In Georgia, seven insurers have announced plans to participate in the Health Insurance Exchange that will exist by virtue of the Affordable Care Act (ACA). The ACA authorized creation of State health insurance “exchanges” (HIX) – an online market place in which consumers can shop for and buy health insurance. The following insurers have indicated they will participate in the Georgia HIX: Blue Cross and Blue Shield of Georgia, Kaiser Foundation Health Plan, Peach State, Alliant, Coventry, Aetna and Coventry. The insurance plans will debut as part of the Georgia HIX in 2014.
When the health insurance plans are available, small businesses, families and individuals will have a new way to get insurance. The ACA intends for consumers to be able to compare the benefits and costs of competing plans and use an online calculator to assist them in determining which plan is best for them. The ACA will expand health insurance coverage, increasing the number of insured patients. Presently, nearly two million non-elderly Georgia residents are uninsured. Purported benefits of the ACA that will affect Georgia patients and providers include: greater ease in obtaining coverage for individuals difficult to insure due to pre-existing conditions; continued cost-saving home- and community-care programs;greater resources for Medicaid, lowering costs of prescription drugs and raising reimbursement to some health care providers; enhanced preventive care coverage; and allowing young adults to stay on parents’ health plans
For physicians, however, more insured patients under the auspices of the ACA is not all good news. While much remains to be seen, some problems have been predicted. For example, some physicians may experience delayed payment under the ACA, under which individuals have a three-month grace period to individuals who have not paid their premiums. Health plans may hold off on processing claims who have not paid for two months. After three months, a health plan may deny claims and leave the doctor to seek payment from the patient. Under traditional insurance, the health plan would remain liable to pay the doctor even if the premium has not been paid. Patients are not accustomed to keeping up with and paying insurance premiums. Further, under the ACA the patient may be able to sign up for another plan in the HIX and begin seeing another doctor. Many of the newly insured patients will also be individuals who have not had insurance before (or for a considerable time) and may therefore involve more complicated health issues.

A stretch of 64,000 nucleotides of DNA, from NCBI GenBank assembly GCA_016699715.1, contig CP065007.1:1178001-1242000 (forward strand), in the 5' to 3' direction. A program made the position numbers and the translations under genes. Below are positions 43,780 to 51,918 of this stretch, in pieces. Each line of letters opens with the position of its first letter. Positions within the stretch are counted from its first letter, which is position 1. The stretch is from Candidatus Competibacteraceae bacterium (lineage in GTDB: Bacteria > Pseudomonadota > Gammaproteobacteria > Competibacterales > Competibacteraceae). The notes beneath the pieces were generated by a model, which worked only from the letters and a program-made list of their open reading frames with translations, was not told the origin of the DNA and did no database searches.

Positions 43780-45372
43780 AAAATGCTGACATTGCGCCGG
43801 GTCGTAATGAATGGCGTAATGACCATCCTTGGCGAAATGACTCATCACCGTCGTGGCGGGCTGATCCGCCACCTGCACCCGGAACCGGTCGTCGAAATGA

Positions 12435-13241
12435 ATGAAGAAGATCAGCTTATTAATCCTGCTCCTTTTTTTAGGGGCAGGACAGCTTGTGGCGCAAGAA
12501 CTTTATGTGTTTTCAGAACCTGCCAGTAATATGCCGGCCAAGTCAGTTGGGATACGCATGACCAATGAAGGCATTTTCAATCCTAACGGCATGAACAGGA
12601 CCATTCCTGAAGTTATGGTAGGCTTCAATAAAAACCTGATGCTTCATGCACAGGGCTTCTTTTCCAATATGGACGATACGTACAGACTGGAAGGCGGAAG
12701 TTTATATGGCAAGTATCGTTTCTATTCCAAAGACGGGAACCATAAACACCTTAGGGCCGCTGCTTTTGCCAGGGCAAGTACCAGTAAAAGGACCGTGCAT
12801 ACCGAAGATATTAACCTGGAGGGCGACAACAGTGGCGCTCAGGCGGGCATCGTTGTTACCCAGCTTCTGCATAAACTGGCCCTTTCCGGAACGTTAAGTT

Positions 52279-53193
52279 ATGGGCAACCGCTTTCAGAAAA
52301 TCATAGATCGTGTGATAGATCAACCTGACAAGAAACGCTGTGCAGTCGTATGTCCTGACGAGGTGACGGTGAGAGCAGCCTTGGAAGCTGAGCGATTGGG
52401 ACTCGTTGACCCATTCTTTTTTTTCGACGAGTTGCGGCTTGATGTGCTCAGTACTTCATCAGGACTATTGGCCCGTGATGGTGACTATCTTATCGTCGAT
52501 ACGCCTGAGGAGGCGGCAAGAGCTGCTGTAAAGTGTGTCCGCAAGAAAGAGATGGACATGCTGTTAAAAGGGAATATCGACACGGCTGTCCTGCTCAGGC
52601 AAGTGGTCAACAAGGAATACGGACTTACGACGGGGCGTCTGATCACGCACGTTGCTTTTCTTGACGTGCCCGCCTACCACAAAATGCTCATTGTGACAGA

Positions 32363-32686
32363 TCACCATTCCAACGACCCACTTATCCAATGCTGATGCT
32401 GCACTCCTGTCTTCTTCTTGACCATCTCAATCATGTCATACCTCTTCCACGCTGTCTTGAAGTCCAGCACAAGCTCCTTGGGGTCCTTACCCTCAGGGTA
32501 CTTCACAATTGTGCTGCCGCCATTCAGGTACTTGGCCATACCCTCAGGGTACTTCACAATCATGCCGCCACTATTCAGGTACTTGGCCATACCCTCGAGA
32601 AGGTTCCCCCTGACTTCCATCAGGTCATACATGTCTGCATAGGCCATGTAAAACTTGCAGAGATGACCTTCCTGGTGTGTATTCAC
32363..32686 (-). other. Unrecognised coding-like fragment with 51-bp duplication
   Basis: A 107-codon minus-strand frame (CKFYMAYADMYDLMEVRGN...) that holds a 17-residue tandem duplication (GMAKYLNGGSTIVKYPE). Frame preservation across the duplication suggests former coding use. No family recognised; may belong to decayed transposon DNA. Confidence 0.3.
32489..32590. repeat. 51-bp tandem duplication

Physician reimbursement will be changed under the ACA. For example, the ACA’s reimbursement model is intended to be geared toward primary care with the Primary Care Incentive Program (PCIP). Under PCIP, for primary care services furnished on or after January 1, 2011 and before January 1, 2016, primary care doctors will be eligible for a ten percent incentive payment. The ACA also creates incentives and penalties tied to compliance with the Medicare Electronic Health Records Incentive Program and the Physician Quality Reporting System. Tying physician reimbursement to bench-marked measures of quality, cost, and patient satisfaction is in the works.
The full impact of the new health insurance options under the Georgia HIX upon physicians remain to be seen. More than likely, the changes on the way will result in a mixed bag of good and bad for doctors: some new opportunities and benefits and many new hazards and problems. The changes will begin in 2014.
Georgia Health Care Attorney
Our business law firm is committed to assisting health care providers in navigating the increasingly complex regulatory environment in which they are required to render care and conduct business. Kevin Little is a Georgia and South Carolina attorney, with 20 years of experience, who represents health care centers, ambulance services, laboratories, physician groups, elder care businesses and other health businesses and professionals. We have offices in Atlanta and Augusta, Georgia. Our law firm can be reached at (404) 685-1662 (Atlanta), (706) 722-7886 (Augusta), or email@example.com.
*Disclaimer: Thoughts shared here do not constitute legal advice.